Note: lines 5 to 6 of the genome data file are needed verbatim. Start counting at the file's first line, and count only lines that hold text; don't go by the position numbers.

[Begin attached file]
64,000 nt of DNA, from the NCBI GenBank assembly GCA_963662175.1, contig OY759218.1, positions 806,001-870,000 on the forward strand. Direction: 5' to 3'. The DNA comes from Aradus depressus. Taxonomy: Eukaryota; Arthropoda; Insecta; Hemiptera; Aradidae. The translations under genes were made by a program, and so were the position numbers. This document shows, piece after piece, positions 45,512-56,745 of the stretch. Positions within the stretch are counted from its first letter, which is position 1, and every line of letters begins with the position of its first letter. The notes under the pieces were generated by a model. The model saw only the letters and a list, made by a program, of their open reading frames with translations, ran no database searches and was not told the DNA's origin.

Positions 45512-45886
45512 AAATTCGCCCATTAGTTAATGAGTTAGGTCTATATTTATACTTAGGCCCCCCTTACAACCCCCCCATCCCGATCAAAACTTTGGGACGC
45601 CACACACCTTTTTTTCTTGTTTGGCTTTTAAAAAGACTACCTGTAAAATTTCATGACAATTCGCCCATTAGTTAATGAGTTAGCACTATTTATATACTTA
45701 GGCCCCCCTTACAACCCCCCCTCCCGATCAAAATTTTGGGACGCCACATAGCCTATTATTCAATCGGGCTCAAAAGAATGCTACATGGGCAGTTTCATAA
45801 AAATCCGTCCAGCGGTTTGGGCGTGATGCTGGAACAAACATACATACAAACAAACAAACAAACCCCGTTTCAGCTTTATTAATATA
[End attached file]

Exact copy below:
45701 GGCCCCCCTTACAACCCCCCCTCCCGATCAAAATTTTGGGACGCCACATAGCCTATTATTCAATCGGGCTCAAAAGAATGCTACATGGGCAGTTTCATAA
45801 AAATCCGTCCAGCGGTTTGGGCGTGATGCTGGAACAAACATACATACAAACAAACAAACAAACCCCGTTTCAGCTTTATTAATATA